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The Tax Implications of Flipping Houses

In last week’s blog we discussed the income opportunities to be had when it comes to short-term rental properties such as Airbnb or VRBO. This week we are highlighting another income opportunity within real estate investing and that is flipping houses. Whatever you decide to invest in - whether it be long-term rentals, short-term rentals, or flipping houses - you must always be aware of the unique tax implications.


As discussed last week, short-term rental income is reported on either Schedule E or Schedule C if actively involved (i.e., maid service, regular cleaning, meals, or other substantial services). With flipping houses, the profit you earn is typically considered ordinary income and reported on Schedule C and subject to self employment tax (SE tax). An important distinction to be made between house flippers and those that hold real estate for short-term or long-term rentals, is that house flippers are likely to be considered “dealers” by the IRS. There are always exceptions to any rule so we suggest working with a CPA to ensure you understand the tax implications of your specific situation. If you are curious about flipping houses and want to minimize tax, there are options to consider.


Can you move in?

If you’re willing to hold your property for a longer period of time, you might consider moving in yourself. If you’re flipping a single property, you could make it your primary residence until it is sold. You’d need to be in possession of the house for more than a year in order for capital gains to apply - so this strategy might not be suitable depending on your overall investing plan. If this is an option, the profit from the final sale would be subject to capital gains tax which is a lower rate than the ordinary income tax rate and SE tax. If you can live in the home for at least two years, you may be able to exclude some or all of the gain from taxable income under Sec 121 Exclusion of Gain From Sale of Personal Residence.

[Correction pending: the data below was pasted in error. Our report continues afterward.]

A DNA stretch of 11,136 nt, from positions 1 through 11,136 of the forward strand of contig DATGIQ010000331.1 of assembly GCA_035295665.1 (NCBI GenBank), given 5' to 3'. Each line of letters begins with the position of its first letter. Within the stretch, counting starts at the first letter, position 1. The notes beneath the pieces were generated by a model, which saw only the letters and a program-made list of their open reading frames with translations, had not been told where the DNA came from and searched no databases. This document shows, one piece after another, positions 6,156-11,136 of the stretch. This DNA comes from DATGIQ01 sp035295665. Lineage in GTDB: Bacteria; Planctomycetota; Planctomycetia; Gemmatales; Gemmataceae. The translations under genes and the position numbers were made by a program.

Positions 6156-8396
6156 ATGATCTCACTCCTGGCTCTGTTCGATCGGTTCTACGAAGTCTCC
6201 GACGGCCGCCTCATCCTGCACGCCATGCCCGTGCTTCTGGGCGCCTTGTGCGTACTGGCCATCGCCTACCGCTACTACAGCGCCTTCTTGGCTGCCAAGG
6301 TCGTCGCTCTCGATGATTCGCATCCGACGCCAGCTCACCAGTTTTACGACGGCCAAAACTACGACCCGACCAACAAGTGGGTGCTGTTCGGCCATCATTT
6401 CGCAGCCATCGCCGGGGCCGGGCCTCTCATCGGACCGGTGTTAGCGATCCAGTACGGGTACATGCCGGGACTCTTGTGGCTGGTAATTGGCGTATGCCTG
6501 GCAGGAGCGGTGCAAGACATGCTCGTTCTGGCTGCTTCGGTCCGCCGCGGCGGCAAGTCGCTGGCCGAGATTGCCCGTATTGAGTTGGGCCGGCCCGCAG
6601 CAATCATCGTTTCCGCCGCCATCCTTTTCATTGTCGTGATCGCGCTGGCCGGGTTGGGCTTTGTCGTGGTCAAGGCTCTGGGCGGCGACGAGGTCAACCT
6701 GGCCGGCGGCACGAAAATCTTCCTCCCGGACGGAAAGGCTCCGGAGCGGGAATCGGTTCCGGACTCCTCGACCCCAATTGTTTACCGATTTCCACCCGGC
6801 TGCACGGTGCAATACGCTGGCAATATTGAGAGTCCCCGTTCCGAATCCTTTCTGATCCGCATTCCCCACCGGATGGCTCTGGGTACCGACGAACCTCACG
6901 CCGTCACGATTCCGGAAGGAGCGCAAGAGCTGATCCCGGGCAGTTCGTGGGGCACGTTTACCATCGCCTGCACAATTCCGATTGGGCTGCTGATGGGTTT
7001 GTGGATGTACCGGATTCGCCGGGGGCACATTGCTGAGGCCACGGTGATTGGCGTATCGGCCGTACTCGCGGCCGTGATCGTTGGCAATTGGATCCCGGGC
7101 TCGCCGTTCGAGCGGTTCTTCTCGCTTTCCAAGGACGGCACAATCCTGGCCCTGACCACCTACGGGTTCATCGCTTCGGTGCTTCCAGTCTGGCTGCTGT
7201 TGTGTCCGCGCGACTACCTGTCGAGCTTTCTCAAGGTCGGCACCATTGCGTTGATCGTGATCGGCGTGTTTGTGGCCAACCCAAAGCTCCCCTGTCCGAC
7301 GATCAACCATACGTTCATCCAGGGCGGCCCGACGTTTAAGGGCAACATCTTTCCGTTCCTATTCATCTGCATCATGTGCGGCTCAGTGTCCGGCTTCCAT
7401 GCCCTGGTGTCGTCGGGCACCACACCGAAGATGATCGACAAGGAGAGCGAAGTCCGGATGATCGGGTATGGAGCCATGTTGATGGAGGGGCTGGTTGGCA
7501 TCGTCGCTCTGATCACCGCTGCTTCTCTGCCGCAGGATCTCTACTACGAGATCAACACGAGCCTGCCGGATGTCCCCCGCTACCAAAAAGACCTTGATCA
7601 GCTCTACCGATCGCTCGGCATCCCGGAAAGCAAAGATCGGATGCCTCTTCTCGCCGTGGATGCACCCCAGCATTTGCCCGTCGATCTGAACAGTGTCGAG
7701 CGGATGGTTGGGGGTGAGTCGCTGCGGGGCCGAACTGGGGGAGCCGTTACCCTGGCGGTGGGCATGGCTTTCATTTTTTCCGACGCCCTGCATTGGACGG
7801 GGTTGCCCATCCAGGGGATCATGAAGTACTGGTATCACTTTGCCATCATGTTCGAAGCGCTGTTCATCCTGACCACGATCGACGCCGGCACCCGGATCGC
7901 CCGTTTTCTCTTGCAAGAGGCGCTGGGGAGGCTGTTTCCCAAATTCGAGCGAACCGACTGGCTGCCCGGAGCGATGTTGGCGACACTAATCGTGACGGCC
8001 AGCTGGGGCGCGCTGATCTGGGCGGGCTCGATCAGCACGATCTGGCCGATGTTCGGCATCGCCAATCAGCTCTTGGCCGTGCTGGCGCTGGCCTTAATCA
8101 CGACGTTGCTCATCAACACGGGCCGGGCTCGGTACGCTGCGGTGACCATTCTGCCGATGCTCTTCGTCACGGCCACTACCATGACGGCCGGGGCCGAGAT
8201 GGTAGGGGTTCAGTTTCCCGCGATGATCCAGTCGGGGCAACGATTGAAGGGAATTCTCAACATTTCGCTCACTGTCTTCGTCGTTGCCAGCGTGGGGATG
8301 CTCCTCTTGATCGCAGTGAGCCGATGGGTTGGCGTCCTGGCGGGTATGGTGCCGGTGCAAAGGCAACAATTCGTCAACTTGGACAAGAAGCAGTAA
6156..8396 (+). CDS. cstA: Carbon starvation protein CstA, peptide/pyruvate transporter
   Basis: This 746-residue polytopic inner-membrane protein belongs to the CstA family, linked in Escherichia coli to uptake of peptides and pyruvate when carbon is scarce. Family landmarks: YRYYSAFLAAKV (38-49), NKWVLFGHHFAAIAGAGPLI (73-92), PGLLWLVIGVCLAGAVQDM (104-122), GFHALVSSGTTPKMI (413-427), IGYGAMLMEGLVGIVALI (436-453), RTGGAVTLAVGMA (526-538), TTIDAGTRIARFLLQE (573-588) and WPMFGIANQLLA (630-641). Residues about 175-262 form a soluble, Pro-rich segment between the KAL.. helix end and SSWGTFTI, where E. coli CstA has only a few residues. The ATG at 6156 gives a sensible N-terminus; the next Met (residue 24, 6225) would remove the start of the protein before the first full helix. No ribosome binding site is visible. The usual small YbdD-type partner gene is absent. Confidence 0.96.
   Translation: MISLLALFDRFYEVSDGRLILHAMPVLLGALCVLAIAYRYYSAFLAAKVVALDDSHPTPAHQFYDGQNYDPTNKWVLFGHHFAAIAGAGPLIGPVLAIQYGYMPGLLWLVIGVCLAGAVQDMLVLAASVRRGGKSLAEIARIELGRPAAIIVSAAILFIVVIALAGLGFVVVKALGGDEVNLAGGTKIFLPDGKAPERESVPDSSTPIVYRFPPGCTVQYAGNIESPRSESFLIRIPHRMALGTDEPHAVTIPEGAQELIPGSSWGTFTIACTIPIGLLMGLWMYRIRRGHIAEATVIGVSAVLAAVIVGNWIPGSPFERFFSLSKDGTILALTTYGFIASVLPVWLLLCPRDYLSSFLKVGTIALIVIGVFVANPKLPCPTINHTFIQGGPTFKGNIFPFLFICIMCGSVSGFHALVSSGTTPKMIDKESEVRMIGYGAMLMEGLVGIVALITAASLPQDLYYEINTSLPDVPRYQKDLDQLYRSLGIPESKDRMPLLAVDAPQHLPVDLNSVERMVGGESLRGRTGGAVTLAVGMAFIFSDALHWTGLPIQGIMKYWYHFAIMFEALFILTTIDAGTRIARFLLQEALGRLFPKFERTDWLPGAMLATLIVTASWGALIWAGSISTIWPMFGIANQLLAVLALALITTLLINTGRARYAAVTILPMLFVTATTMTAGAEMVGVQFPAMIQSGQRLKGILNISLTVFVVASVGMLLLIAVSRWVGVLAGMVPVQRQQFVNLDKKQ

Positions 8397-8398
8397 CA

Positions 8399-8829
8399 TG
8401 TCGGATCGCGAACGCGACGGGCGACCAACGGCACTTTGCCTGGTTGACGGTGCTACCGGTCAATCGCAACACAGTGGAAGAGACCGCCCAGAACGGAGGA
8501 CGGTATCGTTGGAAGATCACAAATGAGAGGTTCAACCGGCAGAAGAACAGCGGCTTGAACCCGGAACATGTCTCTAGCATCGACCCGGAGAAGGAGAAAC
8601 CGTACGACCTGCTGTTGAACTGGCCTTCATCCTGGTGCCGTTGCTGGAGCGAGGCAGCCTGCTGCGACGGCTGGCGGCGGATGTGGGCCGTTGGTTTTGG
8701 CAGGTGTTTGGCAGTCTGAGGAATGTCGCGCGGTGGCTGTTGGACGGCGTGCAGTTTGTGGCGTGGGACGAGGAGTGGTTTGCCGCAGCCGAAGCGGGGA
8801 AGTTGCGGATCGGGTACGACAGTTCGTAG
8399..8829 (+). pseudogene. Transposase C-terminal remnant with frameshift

Can you rent out?

Maybe it’s not in the cards for you to move into a flip but perhaps you can rent it out. The rental income that you earn will likely be reported on Schedule E and not subject to SE tax. When you decide to sell, you will then be subject to capital gains tax.


Can you be taxed as an S Corp?

If you’re hoping to turn flipping homes into your full-time occupation, it might be worth considering making an S-Corp election. With the strategy, you can split your income between a reasonable salary and a distribution. You will still have to pay SE tax but only on the salary and not distributions.


These are examples only and not meant to be an all comprehensive list. As mentioned earlier, there are always exceptions and it’s important to establish a relationship with a CPA that can help you to build a strong strategy. Flipping houses isn’t for everyone but if you are willing to invest the time, make the right connections, and put your self-improvement skills to the test, it can lead to a profitable outcome.


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